UFC 224 takes place in Rio de Janeiro, Brazil on May 12th, 2018 at the Jeunesse Arena. A battle betwen Brazilians is set for the date as Lyoto Machida takes on Vitor Belfort. Other featured bouts include; Aleksei Oleynik vs. Junior Albini*, Cezar Ferreira vs. Karl Roberson*, Alberto Mina vs. Ramazan Emeev, and Davi Ramos vs. Nick Hein*.

*Bouts reportedly set for UFC 224

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Fighter to Watch

Exclusive: Mike Ekundayo, “He could come with anything, I don’t care”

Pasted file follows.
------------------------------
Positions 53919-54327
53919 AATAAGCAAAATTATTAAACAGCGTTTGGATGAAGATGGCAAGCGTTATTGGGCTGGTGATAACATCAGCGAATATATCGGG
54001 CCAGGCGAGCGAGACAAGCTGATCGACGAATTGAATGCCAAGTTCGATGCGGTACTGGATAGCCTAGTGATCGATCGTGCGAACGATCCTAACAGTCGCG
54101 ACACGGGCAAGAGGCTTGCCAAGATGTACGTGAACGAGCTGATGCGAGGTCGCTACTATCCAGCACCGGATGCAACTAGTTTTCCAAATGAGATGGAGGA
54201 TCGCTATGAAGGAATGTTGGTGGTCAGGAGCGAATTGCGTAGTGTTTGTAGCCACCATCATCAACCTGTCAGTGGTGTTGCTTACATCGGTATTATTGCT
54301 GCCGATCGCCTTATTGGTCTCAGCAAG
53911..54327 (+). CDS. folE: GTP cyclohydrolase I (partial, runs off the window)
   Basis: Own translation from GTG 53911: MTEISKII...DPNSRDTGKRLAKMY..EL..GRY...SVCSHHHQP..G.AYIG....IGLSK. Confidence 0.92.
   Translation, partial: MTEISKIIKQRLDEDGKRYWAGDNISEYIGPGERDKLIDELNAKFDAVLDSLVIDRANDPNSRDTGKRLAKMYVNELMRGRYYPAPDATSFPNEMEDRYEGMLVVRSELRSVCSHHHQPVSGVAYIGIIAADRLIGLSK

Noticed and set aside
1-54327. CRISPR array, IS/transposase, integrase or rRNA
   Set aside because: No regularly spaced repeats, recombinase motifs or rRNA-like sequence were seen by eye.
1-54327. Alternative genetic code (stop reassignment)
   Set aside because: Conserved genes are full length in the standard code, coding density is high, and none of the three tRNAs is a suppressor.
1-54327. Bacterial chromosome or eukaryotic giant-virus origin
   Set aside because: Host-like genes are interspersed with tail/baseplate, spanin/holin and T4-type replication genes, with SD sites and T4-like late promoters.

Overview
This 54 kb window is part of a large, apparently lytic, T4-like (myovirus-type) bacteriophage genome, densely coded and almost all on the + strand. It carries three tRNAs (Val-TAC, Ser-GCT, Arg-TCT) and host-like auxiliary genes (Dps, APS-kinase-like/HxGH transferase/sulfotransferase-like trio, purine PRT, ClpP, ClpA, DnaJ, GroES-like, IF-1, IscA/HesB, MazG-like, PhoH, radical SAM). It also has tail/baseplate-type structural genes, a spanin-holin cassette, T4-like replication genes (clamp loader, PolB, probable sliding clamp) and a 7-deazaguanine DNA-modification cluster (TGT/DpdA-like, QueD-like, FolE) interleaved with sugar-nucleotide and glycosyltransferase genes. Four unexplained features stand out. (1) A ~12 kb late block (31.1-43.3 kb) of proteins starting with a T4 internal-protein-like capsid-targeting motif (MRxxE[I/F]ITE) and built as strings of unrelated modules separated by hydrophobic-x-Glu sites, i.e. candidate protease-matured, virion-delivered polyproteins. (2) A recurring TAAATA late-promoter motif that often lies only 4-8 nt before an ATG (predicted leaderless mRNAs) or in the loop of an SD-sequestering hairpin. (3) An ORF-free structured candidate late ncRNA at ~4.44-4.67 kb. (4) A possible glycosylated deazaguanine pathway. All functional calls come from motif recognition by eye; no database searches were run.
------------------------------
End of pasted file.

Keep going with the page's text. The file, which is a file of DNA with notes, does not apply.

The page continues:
In a little less than a week, Rise of Champions crowns its inaugural bantamweight champion. The crowning of the first 135 lb. champion marks the young promotions first champion. It makes sense why the promotion owned and operated by UK MMA star, Brad Pickett, and Team Titan head coach, Mickey Papas plan to crown the promotions first champion in the bantamweight division. Pickett competed in the division throughout his tenure with the WEC, and ultimately the entity which absorbed the light weight promotion, the UFC. Even more-so, two young and rising prospects of the division. One undefeated in his professional and amateur career, the other riding a seven consecutive victories, five by submission. The two meet February 17th, Mike Ekundayo puts his career unbeaten streak up against Jonas Magard’s at ROC 5, for the aforementioned, inaugural bantamweight championship.